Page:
“The programmers these guys like, I’ll definitely talk to them and give them my two cents on the company itself and a little bit about us and why it’s a fun place to work,” Fernando says. “I’ll tell them how important the programming is for our firm, but I won’t tell them anything technical about it.”
He has more general conversations with candidates, including brainteasers to see how they think on their toes and business-oriented questions to gauge their interest and knowledge.
“One strategy that you can use is to continually ask follow-up questions, particularly if they express an interest or say they follow the market,” Sizemore says. “You can start asking them about their level of understanding in the market and why they think things are happening, and generally you can see how they handle themselves.”
Gauging their interest may be the most important piece of the equation. It separates job hunters from career seekers.
“In the last few years, when the job market wasn’t that good, some of these guys (have been) just looking for a job,” Fernando says. “They might be interviewing investment banking companies; they might be interviewing at consulting companies. We really want guys that know what they’re getting into and really want to do that because this isn’t a small decision — a career. We hope they retire from our company.”
It’s a red flag if candidates don’t have genuine interest in your industry, your company, and the position. Their industry knowledge can indicate how genuine they are, but that doesn’t necessarily equate interest. That’s where observation comes in.
“I don’t think it’s outlandish to think that you can judge a person’s reaction to questions about their interests in something,” Sizemore says. “Generally, when someone has a passion for something and you see them talking about it, you can pick up on that passion without necessarily having to delve deep into their psyche. When someone is talking about something excitedly, you can tell that they have a genuine interest and a passion for it versus someone who’s just trying to put on a good face for an interview.”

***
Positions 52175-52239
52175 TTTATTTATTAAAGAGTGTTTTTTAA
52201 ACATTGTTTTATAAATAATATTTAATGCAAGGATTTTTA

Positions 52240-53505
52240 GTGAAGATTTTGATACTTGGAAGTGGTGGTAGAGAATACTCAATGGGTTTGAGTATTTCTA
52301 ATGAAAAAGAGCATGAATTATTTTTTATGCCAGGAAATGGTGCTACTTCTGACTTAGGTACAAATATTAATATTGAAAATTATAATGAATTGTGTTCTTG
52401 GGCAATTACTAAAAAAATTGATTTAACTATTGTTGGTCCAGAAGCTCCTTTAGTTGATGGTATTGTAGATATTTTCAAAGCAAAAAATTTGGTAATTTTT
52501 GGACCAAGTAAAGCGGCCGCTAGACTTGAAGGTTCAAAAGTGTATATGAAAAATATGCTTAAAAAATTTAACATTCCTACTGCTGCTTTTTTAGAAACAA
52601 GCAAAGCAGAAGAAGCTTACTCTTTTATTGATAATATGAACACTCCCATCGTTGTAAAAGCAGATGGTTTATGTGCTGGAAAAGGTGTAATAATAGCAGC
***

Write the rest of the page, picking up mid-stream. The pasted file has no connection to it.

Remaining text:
A lengthy interview process helps you make that distinction, because the more time you have with candidates, the better you get to know them. Chopper’s recruiters start talking with college students as much as a year and a half before graduation — ample time to cut through interview personas to assess the true personalities beneath.
Plus, when you commit that much time to a new hire, you’re illustrating your investment in their success.
“What we ask of them is a pretty big commitment, but on the flip side of things, we’re trying to show them that we are going to be equally committed to what their career goals are,” Sizemore says. “It’s a two-sided coin.”
Turn employees into interviewers
As candidates move further through Chopper’s interview process, they interact with more employees in more areas — a sort of funnel effect.
“The more people that talk to him, the better it is,” Fernando says. “We try to take care of all the hiring process in the interview process. That’s why we don’t have a lot of turnover.”
Fernando will involve dozens of employees, from ones who used to have that position to ones who are currently in training, all the way to the top of the company. Current employees know better than anyone what it takes for employees to be successful at your company.
“We know what the people who work here are like and what it takes to get along,” Sizemore says. “We know what it takes to be successful as a trader, and we know what it takes to fit in with the company. Even though two different people might see a candidate differently, they both would more than likely be able to agree on whether or not that person is going to fit in with the culture of the company.”
A multitude of perspectives gives you a better understanding of the candidate. It becomes a group effort, where someone may pick up on something others missed.
“Because it is a subjective call, all of us as interviewers have our specific things that we’re looking for that we might place a little more importance on than somebody else does,” Sizemore says. “By getting a wide variety of opinions on someone, we feel like we get to know them pretty well.”